Peter, John, James, and the little girl’s
father and mother. The house was filled
with people weeping and wailing, but he
said, “Stop the weeping! She isn’t dead;
she’s only asleep.” But the crowd laughed
at him because they all knew she had died.
Then Jesus took her by the hand and said
in a loud voice, “My child, get up!” And at
that moment her life returned, and she
immediately stood up! Then Jesus told them
to give her something to eat” (Luke 8:51-55
This story, which appears in all three synoptic Gospels, shows Jesus’ attitude toward the dead. He knows the pain that death causes, and will have opportunity to demonstrate his own grief at the death of his friend Lazarus. Yet he also knows that death is only a temporary phenomenon. In that since, it is not really a death, but a mere sleep.
Make no mistake. This girl was really dead, and the scripture makes it clear that she was. Yet Jesus was there. He is the resurrection and the life. He knew that this day would not end in mourning, but a miracle. He chased all the mourners away, and woke up a little girl from her nap.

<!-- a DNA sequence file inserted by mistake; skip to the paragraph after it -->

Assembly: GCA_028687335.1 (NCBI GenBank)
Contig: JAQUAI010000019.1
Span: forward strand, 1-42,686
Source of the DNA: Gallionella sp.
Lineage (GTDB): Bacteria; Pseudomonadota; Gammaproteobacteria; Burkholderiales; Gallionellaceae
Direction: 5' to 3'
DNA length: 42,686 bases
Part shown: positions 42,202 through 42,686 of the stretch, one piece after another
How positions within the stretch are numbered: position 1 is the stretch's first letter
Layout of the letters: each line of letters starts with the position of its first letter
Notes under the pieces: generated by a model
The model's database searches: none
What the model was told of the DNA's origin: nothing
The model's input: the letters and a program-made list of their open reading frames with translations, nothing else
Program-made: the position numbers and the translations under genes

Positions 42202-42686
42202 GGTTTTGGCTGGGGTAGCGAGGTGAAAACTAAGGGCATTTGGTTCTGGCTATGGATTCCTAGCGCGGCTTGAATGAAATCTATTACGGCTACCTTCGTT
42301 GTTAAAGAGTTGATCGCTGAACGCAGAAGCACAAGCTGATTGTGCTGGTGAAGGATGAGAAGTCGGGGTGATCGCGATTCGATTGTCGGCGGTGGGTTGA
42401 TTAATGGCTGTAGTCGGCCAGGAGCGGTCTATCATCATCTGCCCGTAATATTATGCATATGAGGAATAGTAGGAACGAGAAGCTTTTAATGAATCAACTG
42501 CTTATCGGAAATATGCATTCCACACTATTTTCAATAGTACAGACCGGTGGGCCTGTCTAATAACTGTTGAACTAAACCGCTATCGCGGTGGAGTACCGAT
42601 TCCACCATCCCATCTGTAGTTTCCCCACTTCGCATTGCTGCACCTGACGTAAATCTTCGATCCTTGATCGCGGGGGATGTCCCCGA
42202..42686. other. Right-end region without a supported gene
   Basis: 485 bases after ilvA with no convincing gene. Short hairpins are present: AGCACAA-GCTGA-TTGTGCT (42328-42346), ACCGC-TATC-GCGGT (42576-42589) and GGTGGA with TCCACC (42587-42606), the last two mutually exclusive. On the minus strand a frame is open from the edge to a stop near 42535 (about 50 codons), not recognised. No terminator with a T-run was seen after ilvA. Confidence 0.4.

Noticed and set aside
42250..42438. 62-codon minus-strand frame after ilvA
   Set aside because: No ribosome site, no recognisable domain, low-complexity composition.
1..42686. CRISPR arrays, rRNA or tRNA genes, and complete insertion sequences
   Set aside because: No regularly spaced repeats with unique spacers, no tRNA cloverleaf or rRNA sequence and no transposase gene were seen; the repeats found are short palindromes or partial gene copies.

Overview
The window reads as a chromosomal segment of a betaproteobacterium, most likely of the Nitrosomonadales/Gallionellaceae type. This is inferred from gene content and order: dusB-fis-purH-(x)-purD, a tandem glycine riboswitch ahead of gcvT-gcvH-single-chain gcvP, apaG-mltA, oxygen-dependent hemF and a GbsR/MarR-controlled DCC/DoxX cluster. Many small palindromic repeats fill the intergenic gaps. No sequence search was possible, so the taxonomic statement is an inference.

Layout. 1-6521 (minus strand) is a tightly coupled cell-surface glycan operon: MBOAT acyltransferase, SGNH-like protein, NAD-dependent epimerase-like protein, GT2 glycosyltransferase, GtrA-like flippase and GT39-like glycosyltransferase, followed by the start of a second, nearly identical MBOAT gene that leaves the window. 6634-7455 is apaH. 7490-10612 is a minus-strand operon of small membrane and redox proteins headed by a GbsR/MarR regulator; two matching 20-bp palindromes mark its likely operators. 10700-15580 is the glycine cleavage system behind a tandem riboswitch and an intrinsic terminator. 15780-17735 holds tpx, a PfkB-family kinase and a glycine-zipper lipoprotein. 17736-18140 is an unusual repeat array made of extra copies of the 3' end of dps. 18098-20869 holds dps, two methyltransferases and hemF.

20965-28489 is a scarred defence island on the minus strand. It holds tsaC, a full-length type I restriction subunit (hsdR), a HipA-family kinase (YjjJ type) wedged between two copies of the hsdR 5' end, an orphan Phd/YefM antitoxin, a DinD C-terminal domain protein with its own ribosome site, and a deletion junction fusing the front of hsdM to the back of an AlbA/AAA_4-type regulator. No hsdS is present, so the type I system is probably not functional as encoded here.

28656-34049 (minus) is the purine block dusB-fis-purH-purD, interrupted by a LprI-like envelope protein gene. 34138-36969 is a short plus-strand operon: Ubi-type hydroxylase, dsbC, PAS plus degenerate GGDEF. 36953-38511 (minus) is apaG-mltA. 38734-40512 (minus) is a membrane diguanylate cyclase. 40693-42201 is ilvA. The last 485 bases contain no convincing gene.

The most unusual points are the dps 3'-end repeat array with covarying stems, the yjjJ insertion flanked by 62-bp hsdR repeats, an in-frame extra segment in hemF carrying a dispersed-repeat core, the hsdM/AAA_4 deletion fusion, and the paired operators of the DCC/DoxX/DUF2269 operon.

Now, if this little girl were with the angels in heaven, or even in Abraham’s bosom, and Jesus knew that, it would not have been such a nice thing for him to return her to this world of woe. But the language that Luke (and Matthew and Mark) uses matches that which the Old Testament writers had used of death. It describes this girl’s state as one of sleep, not wakefulness. Luke presented her as one who needed to be woken.
Luke’s parable of the Rich Man and Lazarus (16:19-31) contradicts the view that the Old Testament presents, and that which Jesus himself ascribes to. In that parable, Jesus speaks of the dead being conscious in the death –state, and aware of what is going on in the land of the living. Advocates of a conscious intermediate state have simply chosen to accept this view of death, instead of the one proposed in Luke 8.
Conditionalists refuse to accept the parable of the Rich Man and Lazarus as definitive teaching on the intermediate statement for several reasons, some of which can be seen in the contrast between these texts:
- Luke 8 reflects a literal event in the life of Jesus and a real human being, a small girl. Luke 16 reflects a story that Jesus told, which probably did not originate with him. He used one of the Pharisees’ stories, and ended it with a twist that they did not expect.